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Vision-Based Navigation for Formation Flight onboard ISS, Phase I

Completed Technology Project

Project Introduction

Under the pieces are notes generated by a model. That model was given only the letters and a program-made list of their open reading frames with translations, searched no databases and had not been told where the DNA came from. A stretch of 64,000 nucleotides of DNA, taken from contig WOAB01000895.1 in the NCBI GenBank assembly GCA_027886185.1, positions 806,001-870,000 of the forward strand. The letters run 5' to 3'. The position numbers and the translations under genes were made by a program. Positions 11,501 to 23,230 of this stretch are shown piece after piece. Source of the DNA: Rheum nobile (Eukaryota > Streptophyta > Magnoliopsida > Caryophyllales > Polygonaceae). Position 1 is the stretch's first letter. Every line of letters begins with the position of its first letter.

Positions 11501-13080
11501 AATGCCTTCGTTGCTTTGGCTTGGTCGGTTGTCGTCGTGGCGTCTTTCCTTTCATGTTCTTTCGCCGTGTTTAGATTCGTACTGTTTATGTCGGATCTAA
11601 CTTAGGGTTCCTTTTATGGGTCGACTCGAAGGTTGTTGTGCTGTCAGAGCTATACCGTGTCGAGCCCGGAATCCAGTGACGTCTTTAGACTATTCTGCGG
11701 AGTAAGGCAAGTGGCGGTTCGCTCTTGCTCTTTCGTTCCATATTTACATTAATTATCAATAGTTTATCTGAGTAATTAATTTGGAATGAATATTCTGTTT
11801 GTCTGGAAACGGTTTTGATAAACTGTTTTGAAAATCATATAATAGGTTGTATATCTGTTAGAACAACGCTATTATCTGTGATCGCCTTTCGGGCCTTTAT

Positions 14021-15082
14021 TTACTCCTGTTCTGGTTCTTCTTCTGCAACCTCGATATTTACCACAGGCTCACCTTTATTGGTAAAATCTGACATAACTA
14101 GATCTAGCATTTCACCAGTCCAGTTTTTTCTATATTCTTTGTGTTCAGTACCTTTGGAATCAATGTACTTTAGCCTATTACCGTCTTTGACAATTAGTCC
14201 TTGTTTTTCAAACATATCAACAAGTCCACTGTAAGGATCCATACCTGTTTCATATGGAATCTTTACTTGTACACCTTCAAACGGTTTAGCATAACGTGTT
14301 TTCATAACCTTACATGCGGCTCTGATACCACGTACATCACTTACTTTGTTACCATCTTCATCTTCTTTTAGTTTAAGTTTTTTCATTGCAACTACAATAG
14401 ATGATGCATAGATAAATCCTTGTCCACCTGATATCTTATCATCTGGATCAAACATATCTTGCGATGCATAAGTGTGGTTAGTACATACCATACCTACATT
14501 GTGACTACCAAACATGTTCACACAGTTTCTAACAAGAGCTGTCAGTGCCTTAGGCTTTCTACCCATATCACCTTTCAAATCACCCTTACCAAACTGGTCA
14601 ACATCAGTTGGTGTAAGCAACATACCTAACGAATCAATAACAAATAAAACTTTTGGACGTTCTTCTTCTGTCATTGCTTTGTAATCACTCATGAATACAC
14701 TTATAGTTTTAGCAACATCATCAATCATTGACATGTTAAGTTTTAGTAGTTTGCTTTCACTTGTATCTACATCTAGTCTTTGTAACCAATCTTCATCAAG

The RINGS project (Resonant Inductive Near-field Generation Systems) was a DARPA-funded effort to demonstrate Electromagnetic Formation Flight and wireless power transfer in microgravity. Integration inconsistencies in both hardware and software prevented the experiment from achieving its objectives during the planned test sessions. A later project supported by NASA ARC focused on the assessment, diagnostics, corrections and ground testing of RINGS, to understand the reasons for the failure of RINGS to complete its science sessions, and assess the possibility of correcting these errors in future missions. The assessment concluded that RINGS can be successfully used in future science sessions provided that a new metrology system is available to navigate RINGS in real time onboard ISS. The proposed study supports the implementation, integration and ground testing of vision-based navigation of RINGS, using the Smartphone Video Guidance Sensor (SVGS) with SPHERES (Synchronized Position Hold Engage and Reorient Experimental Satellite). SVGS was developed at NASA MSFC for application on cubesats and small satellites to enable autonomous rendezvous and capture, and formation flying. SPHERES are free-flying robots that have been used for numerous experiments on board ISS. Their metrology system is based on ultrasonic beacons, and does not operate correctly with large flyers due to multi-path signal reflections. The main objective of this study is the integration of SVGS (as vision-based position and attitude sensor) with the SPHERES GN&C environment. Successful integration will be demonstrated by 3DOF vision-based guidance, navigation and motion control experiments on a flat floor using the RINGS ground units available at Florida Tech. Performance assessment will be done by a vision-based metrology system based on data fusion using high resolution cameras. A path forward for deployment on ISS will be developed in coordination with NASA ARC. More »

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